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Turkey to target 'terrorists' in Syria after cease-fire if no pact

By
Allen Cone
Smoke clouds rise from the scene of clashes near Ras al-Ayn, northeastern of Syria on Thursday, before cease-fire between Turkey and Kurdish militants. Despite the cease-fire, both sides said there has been fighting in the town. Photo by Ahmed Mardnli/EPA-EFE
Smoke clouds rise from the scene of clashes near Ras al-Ayn, northeastern of Syria on Thursday, before cease-fire between Turkey and Kurdish militants. Despite the cease-fire, both sides said there has been fighting in the town. Photo by Ahmed Mardnli/EPA-EFE

Oct. 19 (UPI) -- President Recep Tayyip Erdogan said Saturday that Turkey will resume targeting Kurdish "terrorists" in northern Syria once the 120-hour pause in fighting ends Tuesday if an agreement with the United States is not reached.

Erdogan's declaration comes amid reports from Syrian Kurds and Turkish-backed forces the stoppage of fight "is not holding," CNN reported. The Turkish government has insisted that the agreement is not a cease-fire and instead a pause.

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If the agreement "is not implemented, then we will continue crushing heads of terrorists a minute after 120 hours" Erdogan said at an opening ceremony at an event in the central Kayseri province of Turkey

"If promises given to Turkey are not kept as in the past, we will resume the operation after pause," Erdogan said.

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He agreed Thursday with U.S. Vice President Mike Pence on a 20-mile safe zone south of the Turkish border in Syria through Tuesday.

Erdogan added the forces of Syrian President Bashar al-Assad -- which were under protection of Russia -- were present at some areas of Turkey's counter-terrorism operation.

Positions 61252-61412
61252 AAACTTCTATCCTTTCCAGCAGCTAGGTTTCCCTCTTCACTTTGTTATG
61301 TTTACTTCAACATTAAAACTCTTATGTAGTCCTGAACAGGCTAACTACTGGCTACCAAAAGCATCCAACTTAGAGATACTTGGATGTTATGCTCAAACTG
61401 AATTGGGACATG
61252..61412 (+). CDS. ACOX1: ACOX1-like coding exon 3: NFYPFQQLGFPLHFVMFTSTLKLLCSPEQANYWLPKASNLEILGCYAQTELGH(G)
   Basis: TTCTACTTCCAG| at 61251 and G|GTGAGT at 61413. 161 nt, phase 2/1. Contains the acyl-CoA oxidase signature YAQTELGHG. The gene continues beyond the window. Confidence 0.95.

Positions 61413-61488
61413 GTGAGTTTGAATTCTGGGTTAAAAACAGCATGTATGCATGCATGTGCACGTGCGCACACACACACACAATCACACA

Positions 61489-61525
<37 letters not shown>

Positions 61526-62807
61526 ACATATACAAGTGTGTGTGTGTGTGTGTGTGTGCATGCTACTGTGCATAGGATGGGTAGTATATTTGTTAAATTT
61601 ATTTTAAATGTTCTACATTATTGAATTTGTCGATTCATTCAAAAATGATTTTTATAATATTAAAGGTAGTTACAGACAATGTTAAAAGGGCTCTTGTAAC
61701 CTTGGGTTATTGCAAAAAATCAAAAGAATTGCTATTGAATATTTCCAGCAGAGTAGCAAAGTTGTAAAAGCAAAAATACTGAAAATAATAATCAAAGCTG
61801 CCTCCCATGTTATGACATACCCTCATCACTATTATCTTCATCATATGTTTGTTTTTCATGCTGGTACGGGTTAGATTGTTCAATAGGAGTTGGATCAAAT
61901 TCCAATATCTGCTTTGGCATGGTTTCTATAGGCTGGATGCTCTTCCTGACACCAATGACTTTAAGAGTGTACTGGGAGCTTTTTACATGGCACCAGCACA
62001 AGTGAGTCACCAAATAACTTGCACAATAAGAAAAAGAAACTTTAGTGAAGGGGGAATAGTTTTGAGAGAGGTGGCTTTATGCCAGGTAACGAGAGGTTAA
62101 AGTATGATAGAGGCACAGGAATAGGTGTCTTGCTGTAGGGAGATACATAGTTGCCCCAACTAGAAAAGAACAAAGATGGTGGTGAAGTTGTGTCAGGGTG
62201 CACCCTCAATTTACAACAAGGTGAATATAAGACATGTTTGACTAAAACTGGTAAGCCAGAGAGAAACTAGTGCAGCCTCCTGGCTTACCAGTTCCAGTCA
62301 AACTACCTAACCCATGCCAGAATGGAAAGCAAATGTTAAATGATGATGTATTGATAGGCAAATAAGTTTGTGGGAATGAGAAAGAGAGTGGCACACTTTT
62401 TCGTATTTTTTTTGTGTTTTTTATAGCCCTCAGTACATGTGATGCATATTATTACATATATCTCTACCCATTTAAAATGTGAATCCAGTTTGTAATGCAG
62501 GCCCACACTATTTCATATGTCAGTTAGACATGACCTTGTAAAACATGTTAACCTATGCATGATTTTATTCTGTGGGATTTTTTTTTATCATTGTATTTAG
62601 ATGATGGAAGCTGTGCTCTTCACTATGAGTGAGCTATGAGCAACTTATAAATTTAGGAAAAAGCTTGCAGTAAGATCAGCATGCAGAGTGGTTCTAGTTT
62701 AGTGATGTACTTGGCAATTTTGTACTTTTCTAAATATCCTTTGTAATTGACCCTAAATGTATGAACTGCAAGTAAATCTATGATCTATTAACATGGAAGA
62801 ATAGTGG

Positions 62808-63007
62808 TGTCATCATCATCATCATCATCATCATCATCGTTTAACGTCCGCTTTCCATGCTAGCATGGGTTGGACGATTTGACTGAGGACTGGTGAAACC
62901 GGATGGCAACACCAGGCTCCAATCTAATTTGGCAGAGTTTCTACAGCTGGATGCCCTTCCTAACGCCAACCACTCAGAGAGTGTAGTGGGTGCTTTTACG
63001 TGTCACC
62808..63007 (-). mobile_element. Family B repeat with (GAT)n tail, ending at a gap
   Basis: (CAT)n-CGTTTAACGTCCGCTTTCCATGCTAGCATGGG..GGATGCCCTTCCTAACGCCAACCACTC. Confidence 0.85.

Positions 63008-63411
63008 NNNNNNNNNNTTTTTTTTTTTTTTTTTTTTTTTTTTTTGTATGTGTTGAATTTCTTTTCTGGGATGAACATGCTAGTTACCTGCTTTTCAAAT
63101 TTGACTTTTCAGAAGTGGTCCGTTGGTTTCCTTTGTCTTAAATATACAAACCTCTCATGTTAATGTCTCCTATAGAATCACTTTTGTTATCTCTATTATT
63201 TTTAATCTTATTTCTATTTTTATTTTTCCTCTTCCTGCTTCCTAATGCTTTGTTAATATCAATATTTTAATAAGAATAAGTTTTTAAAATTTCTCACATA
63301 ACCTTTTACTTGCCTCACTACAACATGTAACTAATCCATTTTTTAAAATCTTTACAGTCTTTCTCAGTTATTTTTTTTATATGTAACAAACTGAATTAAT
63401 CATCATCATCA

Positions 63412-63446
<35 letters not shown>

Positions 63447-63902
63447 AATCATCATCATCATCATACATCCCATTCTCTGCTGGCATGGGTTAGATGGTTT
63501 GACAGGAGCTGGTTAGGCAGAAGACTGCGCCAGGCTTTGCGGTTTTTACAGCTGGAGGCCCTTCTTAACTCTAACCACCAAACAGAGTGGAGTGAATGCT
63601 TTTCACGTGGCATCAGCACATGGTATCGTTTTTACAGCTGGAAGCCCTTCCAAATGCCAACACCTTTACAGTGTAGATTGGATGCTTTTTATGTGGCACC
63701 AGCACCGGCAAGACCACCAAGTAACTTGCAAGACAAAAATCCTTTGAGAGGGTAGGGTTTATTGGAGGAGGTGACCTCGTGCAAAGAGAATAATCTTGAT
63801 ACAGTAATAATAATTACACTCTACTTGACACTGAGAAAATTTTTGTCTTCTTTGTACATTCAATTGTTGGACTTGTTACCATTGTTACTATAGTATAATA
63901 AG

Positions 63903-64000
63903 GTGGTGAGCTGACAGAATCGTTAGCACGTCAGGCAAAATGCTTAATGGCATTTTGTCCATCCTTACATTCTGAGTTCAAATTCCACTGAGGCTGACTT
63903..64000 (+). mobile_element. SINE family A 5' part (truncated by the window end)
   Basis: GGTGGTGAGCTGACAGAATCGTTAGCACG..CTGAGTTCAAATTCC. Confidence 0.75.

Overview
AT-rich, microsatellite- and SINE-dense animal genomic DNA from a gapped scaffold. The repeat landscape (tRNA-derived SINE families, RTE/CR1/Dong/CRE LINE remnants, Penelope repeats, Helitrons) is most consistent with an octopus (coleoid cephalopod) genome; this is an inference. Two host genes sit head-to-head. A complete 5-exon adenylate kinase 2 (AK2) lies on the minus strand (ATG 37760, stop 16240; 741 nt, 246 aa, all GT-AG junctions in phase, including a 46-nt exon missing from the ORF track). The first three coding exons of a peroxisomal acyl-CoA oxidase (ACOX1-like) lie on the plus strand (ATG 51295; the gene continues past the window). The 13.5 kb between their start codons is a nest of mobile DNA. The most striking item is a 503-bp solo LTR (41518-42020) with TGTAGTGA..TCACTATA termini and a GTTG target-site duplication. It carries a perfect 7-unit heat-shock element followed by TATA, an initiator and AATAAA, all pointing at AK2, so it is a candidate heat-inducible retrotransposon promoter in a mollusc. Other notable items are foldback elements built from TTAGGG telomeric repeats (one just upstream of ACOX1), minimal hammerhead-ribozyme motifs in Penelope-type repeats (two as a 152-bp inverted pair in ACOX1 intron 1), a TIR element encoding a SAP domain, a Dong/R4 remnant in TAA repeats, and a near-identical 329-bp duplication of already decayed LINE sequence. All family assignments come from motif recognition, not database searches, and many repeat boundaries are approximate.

"We will discuss the issue with [Russian President Vladimir] Putin. We need to find a solution."

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Turkey wants to clear northern Syria east of the Euphrates River of the Kurdistan Workers' Party, known by the acronym PKK, and its Syrian offshoot, the People's Protection Units, known as YPG. The YPG is one of the main groups in the Syrian Democratic Forces, an alliance of fighters who oppose the Assad regime.

The PKK has been listed as a terrorist organization by Turkey, the United States and the European Union.

Despite the pause in fighting, clashes have been reported in the border town of Ras al-Ayn, which is one of the targets of Turkey's weeklong offensive against U.S.-backed Kurdish fighters. On Sunday, President Donald Trump announced the United States was removing all forces from Syria.

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The SDF told CNN that shelling by the Turkish military and the Syrian rebel proxies hit civilian areas in Ras al-Ayn, including a hospital. Five fighters were killed in the attack, SDF said.

"SDF are committed to the cease-fire, but from last night until this morning we are seeing shelling on Ras al-Ayn by the Turkish military and its mercenaries on SDF and civilian Kurdish targets, and in particular on the Ras al-Ain hospital in the city this morning," SDF Press Commander Merivan Qamishlo said.

But Turkey's Defense Ministry accused Kurdish-led fighters of carrying out 14 "attacks and harassments" the past 36 hours, mostly in Ras al-Ayn. It said the Syrian Kurdish fighters used mortars, rockets, anti-aircraft and anti-tank heavy machine guns, according to Stars & Stripes.

Turkey was "completely abiding" by the accord, the Defense Ministry said, and it was in "instantaneous coordination" with Washington.

Turkey also said it has recaptured 41 suspected Islamic State members who fled a detention camp earlier this week.

Turkish Interior Minister Suleyman Soylu said 195 other suspected Islamic State members were recaptured. They would be relocated to areas controlled by Turkey in northern Syria, including Afrin and al-Bab, he said.

The Britain-based Syrian Observatory for Human Rights said Turkish-backed Syrian fighters have prevented a medical convoy from reaching Ras al-Ayn.

The factions closed the road ahead and behind, leaving the caravan "stuck" outside Ras al-Ayn, the organization said.

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